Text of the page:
Kung Fu Fighting game
by Tom Warin
Kung Fu Fighting
Number of players:
Kung Fu Fighting is fairly easy to pick up, more strategic than you might expect and a lot of fun. A willingness to spout martial arts cliches at every turn is not required, but certainly make a session more enjoyable.
The game and gameplay
Kung Fu Fighting is a fighting card game. Unlike Brawl, which is a two-player game that plays out in real time, this game is turn based and supports up to six players.
Cards are divided into “Attacks”, “Weapons”, “Attack Modifiers”, “Blocks”, “Stances” and “Chi Restoration”. Each player starts the game with 20 Chi (Life Force) and is eliminated from the game when they lost their last point of Chi.
At the beginning of a player’s turn, they draw and/or exchange cards until they have 7 cards in their hand. They may carry out one attack during their turn, and play any number of other cards.
For example, a player could deploy a Weapon and Stance that offer offensive benefits (Weapon and stance cards remain attached to a player until lost due to an attack or discarded by the player), then attack another player, and then switch to a different weapon or stance that may offer a defensive bonus.
There are a number of different attacks: Punch, Kick, Trip, Throw, and assorted Weapons. Attack modifiers add efficacy to the attack by applying adjectives such as “flying” or “fast” to the attack. When attacked, a player can use Block cards to evade the attack and/or counterattack.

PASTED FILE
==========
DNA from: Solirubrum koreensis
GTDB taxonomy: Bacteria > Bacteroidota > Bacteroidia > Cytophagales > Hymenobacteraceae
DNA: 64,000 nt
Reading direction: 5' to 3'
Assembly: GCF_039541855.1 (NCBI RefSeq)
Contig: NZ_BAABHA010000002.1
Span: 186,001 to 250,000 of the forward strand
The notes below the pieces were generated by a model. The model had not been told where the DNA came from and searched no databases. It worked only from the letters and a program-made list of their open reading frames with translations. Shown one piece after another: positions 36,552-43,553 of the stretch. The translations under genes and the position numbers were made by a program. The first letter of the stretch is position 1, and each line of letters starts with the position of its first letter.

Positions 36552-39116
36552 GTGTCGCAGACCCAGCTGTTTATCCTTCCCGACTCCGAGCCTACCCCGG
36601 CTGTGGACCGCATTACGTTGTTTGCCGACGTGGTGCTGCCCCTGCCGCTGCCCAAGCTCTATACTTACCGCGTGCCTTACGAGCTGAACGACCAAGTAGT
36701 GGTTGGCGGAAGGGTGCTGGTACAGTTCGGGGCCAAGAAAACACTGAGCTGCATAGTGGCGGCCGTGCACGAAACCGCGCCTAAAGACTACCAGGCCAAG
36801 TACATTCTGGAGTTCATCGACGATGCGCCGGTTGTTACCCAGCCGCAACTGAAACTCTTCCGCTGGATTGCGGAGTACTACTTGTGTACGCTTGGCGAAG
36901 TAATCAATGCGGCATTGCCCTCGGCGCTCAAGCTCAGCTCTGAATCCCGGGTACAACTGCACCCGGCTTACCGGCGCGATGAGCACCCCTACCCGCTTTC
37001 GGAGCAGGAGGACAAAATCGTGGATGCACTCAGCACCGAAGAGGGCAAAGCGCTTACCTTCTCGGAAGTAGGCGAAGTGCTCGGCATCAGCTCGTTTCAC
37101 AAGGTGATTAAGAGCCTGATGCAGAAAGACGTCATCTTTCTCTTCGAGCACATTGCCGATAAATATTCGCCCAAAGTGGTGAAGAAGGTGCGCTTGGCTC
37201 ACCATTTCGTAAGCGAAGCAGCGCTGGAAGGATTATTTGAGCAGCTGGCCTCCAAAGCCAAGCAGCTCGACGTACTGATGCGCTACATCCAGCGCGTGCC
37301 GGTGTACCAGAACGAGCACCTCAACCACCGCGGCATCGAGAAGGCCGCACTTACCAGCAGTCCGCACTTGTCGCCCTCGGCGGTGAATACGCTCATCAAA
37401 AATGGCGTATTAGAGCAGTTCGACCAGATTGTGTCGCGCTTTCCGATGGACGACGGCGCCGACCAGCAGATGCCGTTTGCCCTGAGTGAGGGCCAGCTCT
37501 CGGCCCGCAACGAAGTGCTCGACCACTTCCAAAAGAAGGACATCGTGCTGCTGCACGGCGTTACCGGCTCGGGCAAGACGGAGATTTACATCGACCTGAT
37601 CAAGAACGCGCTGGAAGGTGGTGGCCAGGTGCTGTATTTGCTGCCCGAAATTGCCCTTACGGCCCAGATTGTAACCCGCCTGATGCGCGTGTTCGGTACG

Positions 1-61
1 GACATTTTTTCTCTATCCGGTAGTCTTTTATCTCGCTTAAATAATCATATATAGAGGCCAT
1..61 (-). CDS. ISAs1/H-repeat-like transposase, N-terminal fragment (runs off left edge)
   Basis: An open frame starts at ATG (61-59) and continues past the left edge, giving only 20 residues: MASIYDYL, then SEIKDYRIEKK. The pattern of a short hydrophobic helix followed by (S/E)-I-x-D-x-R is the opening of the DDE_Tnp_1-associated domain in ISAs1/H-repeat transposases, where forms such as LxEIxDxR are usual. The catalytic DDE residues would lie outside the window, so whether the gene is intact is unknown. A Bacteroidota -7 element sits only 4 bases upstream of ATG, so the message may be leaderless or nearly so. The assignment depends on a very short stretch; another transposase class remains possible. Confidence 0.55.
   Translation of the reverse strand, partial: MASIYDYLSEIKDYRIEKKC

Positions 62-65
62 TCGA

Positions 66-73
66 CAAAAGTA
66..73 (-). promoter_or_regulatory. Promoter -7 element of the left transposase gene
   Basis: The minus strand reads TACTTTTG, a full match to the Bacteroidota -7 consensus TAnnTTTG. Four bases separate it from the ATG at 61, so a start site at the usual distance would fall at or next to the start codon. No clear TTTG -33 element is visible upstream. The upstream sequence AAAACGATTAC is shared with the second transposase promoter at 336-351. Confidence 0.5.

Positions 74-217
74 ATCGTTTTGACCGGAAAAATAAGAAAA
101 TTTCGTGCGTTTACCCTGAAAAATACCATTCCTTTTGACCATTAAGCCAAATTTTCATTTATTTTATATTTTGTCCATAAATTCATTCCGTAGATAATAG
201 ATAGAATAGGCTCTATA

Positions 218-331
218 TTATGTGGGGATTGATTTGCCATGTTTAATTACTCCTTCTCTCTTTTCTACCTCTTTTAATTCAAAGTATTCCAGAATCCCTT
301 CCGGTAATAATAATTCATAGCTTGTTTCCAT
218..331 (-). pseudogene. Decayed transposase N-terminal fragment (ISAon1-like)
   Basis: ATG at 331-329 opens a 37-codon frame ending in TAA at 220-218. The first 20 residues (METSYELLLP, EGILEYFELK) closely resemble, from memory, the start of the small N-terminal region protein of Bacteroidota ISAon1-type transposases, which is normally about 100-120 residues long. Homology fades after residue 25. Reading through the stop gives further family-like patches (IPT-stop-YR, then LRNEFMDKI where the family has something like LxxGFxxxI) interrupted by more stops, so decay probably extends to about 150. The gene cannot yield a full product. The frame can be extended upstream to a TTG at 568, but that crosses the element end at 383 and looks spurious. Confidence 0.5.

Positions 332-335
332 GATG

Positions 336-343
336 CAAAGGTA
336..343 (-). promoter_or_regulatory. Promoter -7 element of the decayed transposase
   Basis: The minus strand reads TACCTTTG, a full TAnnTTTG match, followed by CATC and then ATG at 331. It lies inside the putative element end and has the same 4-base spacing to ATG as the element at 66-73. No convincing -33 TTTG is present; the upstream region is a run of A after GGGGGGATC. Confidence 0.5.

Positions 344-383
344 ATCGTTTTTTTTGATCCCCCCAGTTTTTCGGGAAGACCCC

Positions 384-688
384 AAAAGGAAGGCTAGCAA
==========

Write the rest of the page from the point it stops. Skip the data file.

Different Stance and Weapon cards convey different advantages and disadvantages, and some of the strategy comes from deciding which of these cards to play. Attacking players with fewer cards gives you a greater chance of your attack not being blocked. We were surprised at how many attacks were blocked during the game. There is a large portion of luck from the drawing of random cards.
Pros and cons
The art on the cards is attractive and they are made from high-quality, glossy materials. The basics of the game were easy to grasp for all of the players, but there was more depth than we were initially expecting.
The game lasted for longer than expected, around 45 minutes to an hour for a 4-player game, in part due to the number of block cards in the deck relative to the number of attack cards. When the number of active players had been reduced to two, it seemed that almost every attack was being blocked. The eliminated players enjoyed watching the last two sparring at the end, but if it had gone on for too much longer then they would have become bored.
The theme of the game is great, and really added to the overall experience. By the end, players were throwing down their attacks like Kung-Fu masters and blocking with a studied nonchalance.
There is an expansion deck called ‘More Kung-Fu Fighting’. A full examination of the expansion will come in another review, but at first glance it addresses the concerns that I have about the basic game, by introducing a greater proportion of attack cards and the concept team play, so that players are not reduced to spectators.
This is a really fun game. It is notable that more than one player remarked after the fact that they thought it was really good; something that does not often happen after a play testing session.
If you have a gaming group with even a passing interest in pummeling each other with kung-fu moves, then the Kung Fu Fighting game is well worth a look. It is probably easier on the body and the wallet than starting a real life ‘Fight Club’.